Park View Celebrates 100 Days of School

Students at Park View Elementary celebrated the first one hundred days of school. First graders counted fruit loops by tens, tossed balloons 100 times, found 100 hidden items in pictures, and went on treasure hunt for 100 chocolate kisses. The second grade made 100's day headbands, counted to 100, found a 100's day pattern, drew themselves at 100, shared 100 items, and ate 100's day stew among other things!

Second Grade Mathemeticians

Kerri Jex

Second graders at Park View have been working hard all year to pass off addtion math facts. For each set of facts, ones, twos, threes, etc., a student passed off they earned part of a breakfast. Students will be celebrating the completion of the addition math facts by enjoying a tasty breakfast on Thursday, February 4. Way to go second graders!

Singing Around the Tree

Every year around Christmas, the halls of Park View are filled with sounds of children singing. This year was no exception! Each grade level worked really hard to learn two Christmas songs to perform for the school. Their hard work paid off because each performance was wonderful!

Annual Christmas Books and Candy Canes

Photos by Maizie Brown

This year's annual Christmas Books and Candy Canes was a big success! Many families gathered in the halls of our school to enjoy reading their favorite Christmas books while eating a candy cane. Some gatherings were small, while others were quite large. Thank you to everyone for joining us!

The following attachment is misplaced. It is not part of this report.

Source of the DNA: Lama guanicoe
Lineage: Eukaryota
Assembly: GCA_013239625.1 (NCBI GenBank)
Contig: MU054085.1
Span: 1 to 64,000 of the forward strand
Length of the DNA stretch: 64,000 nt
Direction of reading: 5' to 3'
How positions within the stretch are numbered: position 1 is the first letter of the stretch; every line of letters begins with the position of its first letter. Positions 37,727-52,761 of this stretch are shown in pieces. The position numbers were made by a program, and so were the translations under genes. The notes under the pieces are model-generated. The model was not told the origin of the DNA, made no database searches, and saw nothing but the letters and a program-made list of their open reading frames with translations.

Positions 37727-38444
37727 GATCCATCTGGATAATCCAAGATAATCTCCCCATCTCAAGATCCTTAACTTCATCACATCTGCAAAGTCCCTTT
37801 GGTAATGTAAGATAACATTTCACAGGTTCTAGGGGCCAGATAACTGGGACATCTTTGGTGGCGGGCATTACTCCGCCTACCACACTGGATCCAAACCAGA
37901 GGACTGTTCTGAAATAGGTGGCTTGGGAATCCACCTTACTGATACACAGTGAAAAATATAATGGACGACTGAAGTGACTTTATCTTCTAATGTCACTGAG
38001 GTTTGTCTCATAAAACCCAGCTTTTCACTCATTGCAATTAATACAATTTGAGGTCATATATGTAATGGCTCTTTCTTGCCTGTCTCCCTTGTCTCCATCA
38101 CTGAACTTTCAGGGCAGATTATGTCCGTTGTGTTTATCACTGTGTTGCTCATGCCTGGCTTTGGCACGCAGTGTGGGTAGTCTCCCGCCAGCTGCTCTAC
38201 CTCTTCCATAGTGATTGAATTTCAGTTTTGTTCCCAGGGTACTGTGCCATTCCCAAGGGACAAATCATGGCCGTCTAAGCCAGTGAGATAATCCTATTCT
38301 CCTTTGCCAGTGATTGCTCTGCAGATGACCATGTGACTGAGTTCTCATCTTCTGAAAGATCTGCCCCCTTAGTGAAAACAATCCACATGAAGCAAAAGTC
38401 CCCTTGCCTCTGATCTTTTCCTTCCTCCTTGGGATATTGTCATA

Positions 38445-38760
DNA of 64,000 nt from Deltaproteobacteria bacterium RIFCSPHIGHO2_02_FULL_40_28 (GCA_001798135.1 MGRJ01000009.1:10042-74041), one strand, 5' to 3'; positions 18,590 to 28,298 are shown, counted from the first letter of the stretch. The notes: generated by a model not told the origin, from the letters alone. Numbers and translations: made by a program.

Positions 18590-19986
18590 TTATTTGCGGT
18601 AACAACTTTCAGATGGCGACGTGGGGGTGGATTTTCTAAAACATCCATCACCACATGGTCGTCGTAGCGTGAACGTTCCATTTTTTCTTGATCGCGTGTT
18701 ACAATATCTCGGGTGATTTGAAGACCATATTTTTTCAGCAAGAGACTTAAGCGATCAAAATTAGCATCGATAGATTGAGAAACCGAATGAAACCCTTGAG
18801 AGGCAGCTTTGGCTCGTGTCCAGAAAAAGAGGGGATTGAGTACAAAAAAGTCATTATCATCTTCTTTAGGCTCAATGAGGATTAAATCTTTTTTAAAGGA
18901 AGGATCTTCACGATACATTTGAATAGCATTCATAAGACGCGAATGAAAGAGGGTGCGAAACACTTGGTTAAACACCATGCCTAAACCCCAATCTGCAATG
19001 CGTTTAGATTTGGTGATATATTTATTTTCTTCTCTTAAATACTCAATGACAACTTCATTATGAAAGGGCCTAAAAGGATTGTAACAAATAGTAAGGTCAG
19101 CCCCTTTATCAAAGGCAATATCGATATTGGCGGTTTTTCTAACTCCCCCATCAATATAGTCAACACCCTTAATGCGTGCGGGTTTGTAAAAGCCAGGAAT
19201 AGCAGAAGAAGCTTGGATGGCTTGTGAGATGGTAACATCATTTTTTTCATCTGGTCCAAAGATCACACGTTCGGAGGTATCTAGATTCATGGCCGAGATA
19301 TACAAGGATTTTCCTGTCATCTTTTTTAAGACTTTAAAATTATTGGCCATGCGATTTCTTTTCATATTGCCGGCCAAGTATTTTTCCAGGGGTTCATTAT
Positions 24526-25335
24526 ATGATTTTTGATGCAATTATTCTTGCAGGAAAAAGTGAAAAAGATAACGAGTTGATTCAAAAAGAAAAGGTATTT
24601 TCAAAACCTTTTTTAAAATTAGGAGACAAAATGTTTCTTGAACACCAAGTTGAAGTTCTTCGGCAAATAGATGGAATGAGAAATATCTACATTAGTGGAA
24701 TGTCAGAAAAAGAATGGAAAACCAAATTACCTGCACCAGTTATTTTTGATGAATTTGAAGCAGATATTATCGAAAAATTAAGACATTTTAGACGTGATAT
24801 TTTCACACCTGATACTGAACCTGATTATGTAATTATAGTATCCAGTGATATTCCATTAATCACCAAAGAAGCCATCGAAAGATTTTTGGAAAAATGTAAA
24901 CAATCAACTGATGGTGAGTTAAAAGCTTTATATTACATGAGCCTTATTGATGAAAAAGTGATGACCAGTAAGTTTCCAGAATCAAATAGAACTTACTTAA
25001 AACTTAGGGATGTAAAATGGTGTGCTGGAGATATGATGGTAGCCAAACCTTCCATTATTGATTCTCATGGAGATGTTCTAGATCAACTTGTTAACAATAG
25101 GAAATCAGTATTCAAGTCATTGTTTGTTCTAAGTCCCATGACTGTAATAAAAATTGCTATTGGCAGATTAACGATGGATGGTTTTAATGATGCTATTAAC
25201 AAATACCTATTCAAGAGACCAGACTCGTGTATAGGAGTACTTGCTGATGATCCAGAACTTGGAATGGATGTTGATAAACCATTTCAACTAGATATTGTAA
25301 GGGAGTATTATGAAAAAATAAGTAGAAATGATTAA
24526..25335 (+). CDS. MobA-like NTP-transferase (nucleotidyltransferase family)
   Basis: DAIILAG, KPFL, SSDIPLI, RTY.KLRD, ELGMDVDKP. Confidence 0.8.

Penny War

Eric Kern

This past week, the jingle, jangle of the season united with the sounds of laughter, galloping feet, and elated voices to create a choir that could be heard up and down the halls of Park View Elementary.

The familiar sounds of the season were not the traditional reverberation of bells or the perfected tone and pitch of those who move in unison through a piece of music, but rather the sounds of service and caring, as students dropped coins into jars which decked the halls of this school.

The annual Penny War was started three years ago at Park View under the direction of principal, Kristie Reynolds, and has benefited dozens of families struggling with overwhelming and far reaching challenges. “Last year we helped 10 families with Christmas. This year we expect about the same,” exclaimed Reynolds. “We are helping a little girl who has been diagnosed with leukemia. We also have several families that could use some extra money at Christmas. All families are part of Park View’s catchment area.”